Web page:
Chase Credit Card Settlement Halts Collections On 528,000 Accounts

Earlier today, we told you of reports that JPMorgan Chase had agreed to pay at least $125 million to close the books on state and federal investigations into its credit card collections practices. Now that the details of the deal have been made public, we know exactly how much the bank will pay and how many credit card accounts are affected.

According to the consent order [PDF] issued by the Consumer Financial Protection Bureau, between 2009 and 2013, Chase used questionable methods to collect on credit card debt.

The bank’s practices included using so-called “robosigned” affidavits — documents that were expeditiously signed without proper, if any, review — in lawsuits filed against alleged debtors. The CFPB says that Chase filed more than 528,000 debt collections lawsuits during the years in question.

Chase also made miscalculations in some of these lawsuits, resulting in debtors facing judgements for the wrong amounts. And even after the bank learned of its mistakes, the CFPB says Chase failed to notify the courts or the affected customers.

The bank also sold off a lot of its credit card debt to third-party buyers who were then free to try to collect the money. But the CFPB says Chase sold some accounts that were:
• already been settled by agreement,
• paid in full,
• discharged in bankruptcy,
• identified as fraudulent and not owed by the debtor,
• subject to an agreed-upon payment plan,
• no longer owned by Chase,
• otherwise no longer enforceable.

Debt buyers were also sold debts with missing or erroneous information. Compounding the problem, when these collectors went to sue the alleged debtors, Chase provided “sworn” statements for these lawsuits that had actually been robosigned. The CFPB says this happened more than 150,000 times.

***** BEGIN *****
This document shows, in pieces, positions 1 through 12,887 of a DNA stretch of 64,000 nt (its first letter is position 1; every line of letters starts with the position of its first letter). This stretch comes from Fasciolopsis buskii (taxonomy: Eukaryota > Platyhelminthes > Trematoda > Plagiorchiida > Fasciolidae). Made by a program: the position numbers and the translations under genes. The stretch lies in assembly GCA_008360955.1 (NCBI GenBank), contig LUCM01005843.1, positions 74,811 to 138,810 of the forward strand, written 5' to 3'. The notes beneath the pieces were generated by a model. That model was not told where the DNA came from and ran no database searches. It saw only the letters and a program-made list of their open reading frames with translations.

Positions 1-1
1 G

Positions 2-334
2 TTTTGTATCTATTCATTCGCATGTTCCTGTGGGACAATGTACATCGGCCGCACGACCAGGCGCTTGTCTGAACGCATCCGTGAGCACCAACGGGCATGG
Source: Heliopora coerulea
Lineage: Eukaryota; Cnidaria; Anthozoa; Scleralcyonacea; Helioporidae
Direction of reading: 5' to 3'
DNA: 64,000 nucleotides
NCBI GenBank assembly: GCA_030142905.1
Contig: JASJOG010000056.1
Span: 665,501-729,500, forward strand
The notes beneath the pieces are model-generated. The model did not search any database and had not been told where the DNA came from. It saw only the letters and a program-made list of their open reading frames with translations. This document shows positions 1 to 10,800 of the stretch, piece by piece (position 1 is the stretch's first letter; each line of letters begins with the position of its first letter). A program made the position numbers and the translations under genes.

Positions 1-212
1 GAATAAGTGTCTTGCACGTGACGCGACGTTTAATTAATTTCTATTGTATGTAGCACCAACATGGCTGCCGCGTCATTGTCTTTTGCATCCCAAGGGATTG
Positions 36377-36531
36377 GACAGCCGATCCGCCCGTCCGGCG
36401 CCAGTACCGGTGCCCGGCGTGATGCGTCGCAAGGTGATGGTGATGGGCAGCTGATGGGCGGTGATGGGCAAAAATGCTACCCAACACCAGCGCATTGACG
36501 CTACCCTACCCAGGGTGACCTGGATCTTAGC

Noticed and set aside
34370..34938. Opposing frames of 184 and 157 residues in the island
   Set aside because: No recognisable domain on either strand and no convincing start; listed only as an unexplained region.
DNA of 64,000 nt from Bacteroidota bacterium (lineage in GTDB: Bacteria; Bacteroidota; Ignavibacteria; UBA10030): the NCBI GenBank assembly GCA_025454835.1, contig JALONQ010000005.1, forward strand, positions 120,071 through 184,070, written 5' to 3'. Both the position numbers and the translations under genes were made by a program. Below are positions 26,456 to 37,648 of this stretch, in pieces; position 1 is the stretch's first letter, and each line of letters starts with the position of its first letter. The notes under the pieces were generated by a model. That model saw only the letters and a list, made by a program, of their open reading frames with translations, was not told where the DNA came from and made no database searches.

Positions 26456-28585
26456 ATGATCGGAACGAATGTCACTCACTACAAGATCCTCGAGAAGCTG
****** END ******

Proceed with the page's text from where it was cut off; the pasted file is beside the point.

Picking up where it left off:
Chase put a stop on new lawsuits against credit card debtors in 2011 and stopped selling debt to third-party buyers in 2013, but the CFPB enforcement action puts additional demands on the bank.

• Cease collecting on 528,000 accounts: The bank will halt collection actions, including pending legal actions, or the sale or transfer of debt, on 528,000 credit card accounts sent to collections litigation between January 1, 2009 to June 30, 2014.

In cases where the bank has already received a judgement in its favor, it must notify the consumer that it will no longer try to collect, enforce, or sell that judgment. Chase must also contact the three major credit reporting agencies — Experian, TransUnion, and Equifax — to request that these judgments not be reported against consumers.

• Pay at least $50 million in cash redress to consumers: The bank must pay cash refunds to alleged debtors against whom collections litigation was pending between January 1, 2009 and June 30, 2014, for amounts paid above what the consumer owed when the debt was referred for litigation, plus 25% of the excess amount paid.

• Prohibit debt buyers from reselling accounts: Any debt buyers who purchased credit card debt from Chase must be told they cannot resell that debt, unless it’s resold back to the bank.

• Notify consumers that their debt has been sold and make their account information available to them:
Chase must notify consumers when their account is sold and reveal who purchased the account, the amount owed at the time of sale, and that consumers can request further information about their accounts at no charge.

• Not sell “zombie” debts: Chase may not sell debts that do not have the required documentation, have been charged off for over three years or where the consumer has not paid for three years, are in litigation, are owed by a servicemember, are owed by someone who is deceased, or where the debtor has a payment plan.

Of the total $136 million settlement, $106 million will go to the 47 states, and the District of Columbia, that took part in the deal.

In a statement e-mailed to Consumerist, Chase points out that only a small percentage of its customers were affected by the practices at the core of this settlement.

“We are pleased to resolve these legacy issues and are working to complete our remediation of affected credit card customers,” reads the statement.

Want more consumer news? Visit our parent organization, Consumer Reports, for the latest on scams, recalls, and other consumer issues.